Phoenix Coyotes' Keith Yandle (3) tries to keep the puck away from Chicago Blackhawks' Marian Hossa (81) during the first period in an NHL hockey game, Friday Feb. 7, 2014, in Glendale, Ariz. (AP Photo/Ross D. Franklin)
Updated: February 8, 2014 12:14AM
GLENDALE, Ariz. — A sell-out crowd dominated by Blackhawks fans who stood and cheered throughout the national anthem and booed when Jonathan Toews was knocked to the ice made the Hawks feel at home at Jobing.com Arena on Friday night.
They never were able to use it to their advantage though, as bad penalties, bad breaks and missed opportunities proved costly in a 2-0 loss to the Phoenix Coyotes.
Keith Yandle scored on a power play 1:09 into the game — seven seconds after Brandon Bollig was called for tripping — and Radim Vrbata scored on a 5-on-3 advantage late in the second period to end the otherwise-invigorating six-game road trip (3-1-2) on a sour note for the Hawks (35-11-14).
‘‘We didn’t seem to have that energy level that we’ve had,’’ Toews said. ‘‘It’s a long road trip, a lot of travel. Sometimes you come out flat. We got better as the game went along. But every time we got momentum, we seemed to take a penalty and put ourselves in a tough spot. Against a defensive team like that, you’re not going to be able to play catch-up.’’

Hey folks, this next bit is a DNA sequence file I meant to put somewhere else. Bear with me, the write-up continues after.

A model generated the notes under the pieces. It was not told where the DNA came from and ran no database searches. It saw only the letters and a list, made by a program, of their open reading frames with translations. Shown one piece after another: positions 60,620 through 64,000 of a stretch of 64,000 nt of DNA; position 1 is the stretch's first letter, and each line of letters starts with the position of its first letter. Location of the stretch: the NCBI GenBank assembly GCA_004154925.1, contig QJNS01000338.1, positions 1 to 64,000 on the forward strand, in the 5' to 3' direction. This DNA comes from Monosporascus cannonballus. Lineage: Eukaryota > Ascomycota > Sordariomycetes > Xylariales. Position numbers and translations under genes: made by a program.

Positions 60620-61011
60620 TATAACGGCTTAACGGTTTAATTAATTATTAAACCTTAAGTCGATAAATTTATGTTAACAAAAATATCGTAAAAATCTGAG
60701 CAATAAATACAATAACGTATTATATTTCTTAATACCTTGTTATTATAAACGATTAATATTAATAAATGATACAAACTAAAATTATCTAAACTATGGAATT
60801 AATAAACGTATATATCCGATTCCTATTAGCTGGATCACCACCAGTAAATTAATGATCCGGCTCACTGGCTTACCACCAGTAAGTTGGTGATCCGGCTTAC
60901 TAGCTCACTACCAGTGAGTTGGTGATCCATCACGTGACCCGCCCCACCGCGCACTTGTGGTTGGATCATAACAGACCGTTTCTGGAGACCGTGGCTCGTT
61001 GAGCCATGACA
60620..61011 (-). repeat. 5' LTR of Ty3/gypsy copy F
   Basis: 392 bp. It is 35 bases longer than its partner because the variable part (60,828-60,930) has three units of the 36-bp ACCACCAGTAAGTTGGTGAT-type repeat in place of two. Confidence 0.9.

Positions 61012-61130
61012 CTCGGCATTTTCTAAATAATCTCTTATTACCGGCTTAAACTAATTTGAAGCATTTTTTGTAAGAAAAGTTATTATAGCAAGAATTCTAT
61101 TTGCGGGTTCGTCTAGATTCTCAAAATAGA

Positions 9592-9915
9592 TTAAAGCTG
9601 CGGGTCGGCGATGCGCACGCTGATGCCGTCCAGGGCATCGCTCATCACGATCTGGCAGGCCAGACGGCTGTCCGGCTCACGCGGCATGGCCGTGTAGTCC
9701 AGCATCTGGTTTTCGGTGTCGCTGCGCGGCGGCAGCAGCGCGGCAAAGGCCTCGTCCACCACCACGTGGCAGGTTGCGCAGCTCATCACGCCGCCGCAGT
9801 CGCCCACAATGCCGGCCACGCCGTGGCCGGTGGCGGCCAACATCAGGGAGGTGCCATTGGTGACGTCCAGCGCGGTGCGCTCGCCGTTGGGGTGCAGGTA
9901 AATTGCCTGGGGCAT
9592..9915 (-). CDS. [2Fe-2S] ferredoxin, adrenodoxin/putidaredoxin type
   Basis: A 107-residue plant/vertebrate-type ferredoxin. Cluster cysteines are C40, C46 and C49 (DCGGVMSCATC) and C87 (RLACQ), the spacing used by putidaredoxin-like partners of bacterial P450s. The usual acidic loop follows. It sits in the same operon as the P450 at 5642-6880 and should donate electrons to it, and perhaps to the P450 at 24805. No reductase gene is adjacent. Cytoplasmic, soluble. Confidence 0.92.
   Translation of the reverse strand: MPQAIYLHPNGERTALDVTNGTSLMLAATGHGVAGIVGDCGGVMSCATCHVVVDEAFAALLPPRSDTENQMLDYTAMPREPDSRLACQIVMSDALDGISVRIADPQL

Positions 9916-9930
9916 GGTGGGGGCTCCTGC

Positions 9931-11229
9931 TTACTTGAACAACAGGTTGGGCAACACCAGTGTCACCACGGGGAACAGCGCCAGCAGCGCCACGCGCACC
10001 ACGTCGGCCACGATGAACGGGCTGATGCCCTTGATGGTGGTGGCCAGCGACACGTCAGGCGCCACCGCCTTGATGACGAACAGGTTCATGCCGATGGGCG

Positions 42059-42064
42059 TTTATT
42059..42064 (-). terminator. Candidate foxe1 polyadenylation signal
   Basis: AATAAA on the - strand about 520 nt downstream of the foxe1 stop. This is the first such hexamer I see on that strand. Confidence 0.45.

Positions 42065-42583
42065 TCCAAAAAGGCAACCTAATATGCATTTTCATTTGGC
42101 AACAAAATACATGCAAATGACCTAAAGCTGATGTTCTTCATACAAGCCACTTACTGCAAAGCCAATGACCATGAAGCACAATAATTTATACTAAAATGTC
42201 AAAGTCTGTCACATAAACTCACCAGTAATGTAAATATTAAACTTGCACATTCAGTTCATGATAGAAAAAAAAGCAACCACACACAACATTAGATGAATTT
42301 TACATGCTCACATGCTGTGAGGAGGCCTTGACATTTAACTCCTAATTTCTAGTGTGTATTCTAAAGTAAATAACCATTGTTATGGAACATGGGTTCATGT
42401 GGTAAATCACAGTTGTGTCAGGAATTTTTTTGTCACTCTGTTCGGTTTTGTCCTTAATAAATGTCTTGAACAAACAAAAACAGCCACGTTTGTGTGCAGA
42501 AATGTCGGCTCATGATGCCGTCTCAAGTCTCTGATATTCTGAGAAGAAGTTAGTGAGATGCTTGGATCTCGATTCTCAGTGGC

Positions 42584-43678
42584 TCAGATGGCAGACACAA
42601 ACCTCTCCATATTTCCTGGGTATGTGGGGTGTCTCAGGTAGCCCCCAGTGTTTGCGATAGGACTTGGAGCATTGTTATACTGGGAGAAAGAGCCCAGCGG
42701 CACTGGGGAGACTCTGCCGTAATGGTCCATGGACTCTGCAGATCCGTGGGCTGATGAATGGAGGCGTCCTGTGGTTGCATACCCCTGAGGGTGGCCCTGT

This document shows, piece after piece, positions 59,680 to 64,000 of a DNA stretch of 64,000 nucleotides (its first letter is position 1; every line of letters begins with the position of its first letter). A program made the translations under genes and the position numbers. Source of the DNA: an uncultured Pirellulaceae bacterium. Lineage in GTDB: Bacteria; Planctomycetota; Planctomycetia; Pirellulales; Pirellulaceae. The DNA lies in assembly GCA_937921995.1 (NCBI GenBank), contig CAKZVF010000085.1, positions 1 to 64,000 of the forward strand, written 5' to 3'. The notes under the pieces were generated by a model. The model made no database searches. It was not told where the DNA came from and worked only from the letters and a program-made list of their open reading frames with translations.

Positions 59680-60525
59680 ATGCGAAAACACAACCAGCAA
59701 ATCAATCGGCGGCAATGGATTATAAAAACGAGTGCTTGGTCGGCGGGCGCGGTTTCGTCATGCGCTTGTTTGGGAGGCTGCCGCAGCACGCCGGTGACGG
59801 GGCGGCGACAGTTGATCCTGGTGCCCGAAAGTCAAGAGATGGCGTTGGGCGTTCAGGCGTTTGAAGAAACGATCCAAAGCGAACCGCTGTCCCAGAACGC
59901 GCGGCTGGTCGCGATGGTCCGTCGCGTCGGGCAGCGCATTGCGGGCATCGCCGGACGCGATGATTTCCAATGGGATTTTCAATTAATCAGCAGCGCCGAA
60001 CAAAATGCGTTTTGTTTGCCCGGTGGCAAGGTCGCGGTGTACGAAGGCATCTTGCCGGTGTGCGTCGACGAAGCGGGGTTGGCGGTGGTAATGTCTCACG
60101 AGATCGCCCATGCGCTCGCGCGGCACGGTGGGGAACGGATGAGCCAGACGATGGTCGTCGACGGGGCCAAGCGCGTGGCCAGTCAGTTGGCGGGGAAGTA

After falling behind 2-0, the Hawks — with partisans in the crowd of 17,525 chanting, ‘‘Let’s go, Hawks!’’ — had enough opportunities. Bryan Bickell and Andrew Shaw had point-blank shots in the third period. But Coyotes goaltender Mike Smith (29 saves) stymied the Hawks at every turn. A late power-play opportunity fizzled.
‘‘Disappointing game,’’ coach Joel Quenneville said. ‘‘We battled back. [Smith] made some saves on us in the latter half of the game. Can’t start like that. We put ourselves in a hole right off the bat.’’
The 5-on-3 disadvantage and goal by Vrbata rankled the Hawks. Brandon Saad was called for goaltender interference when he crashed into Smith on an offensive rush, and Michael Rozsival was called for unsportsmanlike conduct in the scrum that followed it.
‘‘I didn’t like the whole sequence of events,’’ Quenneville said. ‘‘I didn’t like the call at all, the three calls — or non-calls.’’
Crawford argued for interference on Vrbata’s goal, to no avail.
‘‘I got hit, but I don’t know,’’ Crawford said. ‘‘It’s [the referee’s] decision. . . . We just have to get over it and keep playing.’’